Watch Kurt Engelbrecht explain the EnergyRocks project.
The EnergyRocks project examines how to transform surplus electricity from wind into heat and then store it in a rock bed. The purpose is to decarbonize heat processes in industrial heating at GreenLab. More specifically, the research team wants to develop a design for a rock bed thermal energy storage for a 40 MW heating process.
The existing thermal storage design was improved for the purposes at Greenlab. Based on a developed techno-economic optimization tool applied for the process heat demand of 40 MWth, a theoretical analysis led to a system with 1 GWhth total storage capacity and a heater power of 60 MWel. A practical analysis using production and consumption data from GreenLab showed that this sizing is well suited for the process heat supply but more electricity is needed, either by importing or by increased production on-site when prioritizing electrolysis and the overall park consumption. Using the developed CFD model, key design aspects such as charge temperature, storage material and particle size were specified.
Kurt Engelbrecht (Associate professor at DTU Energy):
“With the SymbiosisNet, GreenLab Skive has created a highly useful framework for developing and demonstrating sector coupling concepts. The park brings together researchers and companies in a way that can spur new ideas for best utilising the resources available in the park toward the processes that are running there. Having renewable electricity production, a range of industrial processes and a connection to the district heating network, the park has the most important building blocks for developing innovative concepts with the possibility to implement and test them.”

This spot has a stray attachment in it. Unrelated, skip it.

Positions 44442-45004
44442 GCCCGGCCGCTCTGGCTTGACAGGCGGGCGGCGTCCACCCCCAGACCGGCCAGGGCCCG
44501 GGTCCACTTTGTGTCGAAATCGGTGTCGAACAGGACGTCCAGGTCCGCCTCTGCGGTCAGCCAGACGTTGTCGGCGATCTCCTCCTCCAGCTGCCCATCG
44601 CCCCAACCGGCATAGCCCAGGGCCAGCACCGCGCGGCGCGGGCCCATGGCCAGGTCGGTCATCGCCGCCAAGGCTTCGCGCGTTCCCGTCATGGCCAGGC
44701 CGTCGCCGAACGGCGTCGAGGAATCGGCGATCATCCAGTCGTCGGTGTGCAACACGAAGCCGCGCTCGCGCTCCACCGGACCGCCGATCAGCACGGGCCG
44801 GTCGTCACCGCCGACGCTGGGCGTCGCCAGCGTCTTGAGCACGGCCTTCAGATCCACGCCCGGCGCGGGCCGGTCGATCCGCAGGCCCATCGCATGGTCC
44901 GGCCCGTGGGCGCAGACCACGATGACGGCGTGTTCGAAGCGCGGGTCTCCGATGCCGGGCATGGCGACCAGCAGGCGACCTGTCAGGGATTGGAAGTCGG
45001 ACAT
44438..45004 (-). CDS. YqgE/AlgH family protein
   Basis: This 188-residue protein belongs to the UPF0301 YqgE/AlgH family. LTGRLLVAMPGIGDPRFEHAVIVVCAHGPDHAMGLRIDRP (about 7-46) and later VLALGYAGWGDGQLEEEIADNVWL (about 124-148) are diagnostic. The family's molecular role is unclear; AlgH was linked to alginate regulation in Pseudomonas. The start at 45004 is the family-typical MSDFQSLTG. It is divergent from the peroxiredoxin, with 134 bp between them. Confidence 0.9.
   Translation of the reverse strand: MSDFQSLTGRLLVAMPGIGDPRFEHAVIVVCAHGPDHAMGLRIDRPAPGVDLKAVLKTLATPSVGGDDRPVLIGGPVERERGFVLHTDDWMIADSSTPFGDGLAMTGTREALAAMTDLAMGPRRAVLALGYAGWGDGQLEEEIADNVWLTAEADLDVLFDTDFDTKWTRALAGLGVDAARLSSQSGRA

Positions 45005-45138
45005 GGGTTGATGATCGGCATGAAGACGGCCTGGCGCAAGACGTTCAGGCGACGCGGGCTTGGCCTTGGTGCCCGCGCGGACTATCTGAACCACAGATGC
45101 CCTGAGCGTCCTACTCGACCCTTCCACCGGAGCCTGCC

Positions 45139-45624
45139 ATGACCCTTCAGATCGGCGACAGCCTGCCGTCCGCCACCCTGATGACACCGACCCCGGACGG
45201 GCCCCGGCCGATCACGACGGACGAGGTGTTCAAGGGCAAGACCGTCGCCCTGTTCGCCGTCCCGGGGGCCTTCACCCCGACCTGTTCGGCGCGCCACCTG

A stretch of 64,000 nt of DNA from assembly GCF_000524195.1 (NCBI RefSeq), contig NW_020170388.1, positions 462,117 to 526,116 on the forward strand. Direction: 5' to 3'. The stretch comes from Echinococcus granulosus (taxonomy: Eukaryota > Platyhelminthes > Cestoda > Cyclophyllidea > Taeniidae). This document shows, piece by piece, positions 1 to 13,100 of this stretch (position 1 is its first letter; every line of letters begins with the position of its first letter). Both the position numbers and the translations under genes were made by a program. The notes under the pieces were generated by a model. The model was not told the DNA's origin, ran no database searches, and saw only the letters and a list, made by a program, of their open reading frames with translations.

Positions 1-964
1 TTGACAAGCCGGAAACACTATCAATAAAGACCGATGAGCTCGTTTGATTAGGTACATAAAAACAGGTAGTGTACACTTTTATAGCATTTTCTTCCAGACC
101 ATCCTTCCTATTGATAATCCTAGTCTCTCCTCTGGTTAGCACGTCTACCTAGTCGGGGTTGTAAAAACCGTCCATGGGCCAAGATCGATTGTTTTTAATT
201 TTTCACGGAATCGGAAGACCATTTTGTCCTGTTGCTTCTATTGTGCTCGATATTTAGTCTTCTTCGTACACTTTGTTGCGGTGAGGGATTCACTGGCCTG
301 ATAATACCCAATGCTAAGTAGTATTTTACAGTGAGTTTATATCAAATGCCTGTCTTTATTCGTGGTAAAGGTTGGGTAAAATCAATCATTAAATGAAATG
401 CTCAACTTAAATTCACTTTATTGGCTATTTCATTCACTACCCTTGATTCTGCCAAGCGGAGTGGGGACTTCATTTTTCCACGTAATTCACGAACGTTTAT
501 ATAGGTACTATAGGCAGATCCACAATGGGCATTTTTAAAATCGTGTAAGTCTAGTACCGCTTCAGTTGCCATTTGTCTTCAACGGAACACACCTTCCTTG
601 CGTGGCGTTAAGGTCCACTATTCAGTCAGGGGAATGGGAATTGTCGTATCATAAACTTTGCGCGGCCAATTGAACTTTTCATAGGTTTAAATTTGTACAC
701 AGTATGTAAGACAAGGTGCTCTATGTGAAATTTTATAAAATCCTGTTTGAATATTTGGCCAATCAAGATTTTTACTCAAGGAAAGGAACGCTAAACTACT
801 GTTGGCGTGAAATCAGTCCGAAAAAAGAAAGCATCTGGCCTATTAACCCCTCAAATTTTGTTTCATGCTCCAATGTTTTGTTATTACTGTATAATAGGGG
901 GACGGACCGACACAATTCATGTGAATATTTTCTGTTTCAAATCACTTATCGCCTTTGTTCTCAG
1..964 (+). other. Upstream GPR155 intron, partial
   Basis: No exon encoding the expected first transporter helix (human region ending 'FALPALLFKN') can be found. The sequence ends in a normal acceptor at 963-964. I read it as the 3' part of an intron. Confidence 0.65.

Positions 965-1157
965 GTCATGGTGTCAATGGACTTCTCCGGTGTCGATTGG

Kai Knobloch (PhD student at DTU Energy):
“What I liked most about working with GreenLab is how they facilitate research and innovation. The fast-paced, mission-driven approach with a series of defined challenges is a great addition to traditional academic research. GreenLab really forced me to think holistically in order to exploit all synergies on site and is a unique place to test theories at scale, in particular for young researchers. The open dialogue within the community, including various interesting site visits, caps it all off!”
Y. Muhammad, P. Saini, K. Knobloch, H. L. Frandsen, K. Engelbrecht. Rock bed thermal energy storage coupled with solar thermal collectors in an industrial application: Simulation, experimental and parametric analysis. Journal of Energy Storage (2023). Under review.
K. Knobloch, J. Weiss, T. Fluri, K. Engelbrecht. Power-to-Heat for Industry: Economic Operation Optimization of a Molten Salt and Packed Bed Thermal Energy Storage. Energy (2023). In preparation.
Technical University of Denmark (DTU)
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Industrial Sustainability Scientist
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Finalised December 2022
Publications coming soon
Three new research projects to develop solutions for creating an optimal green industrial park.
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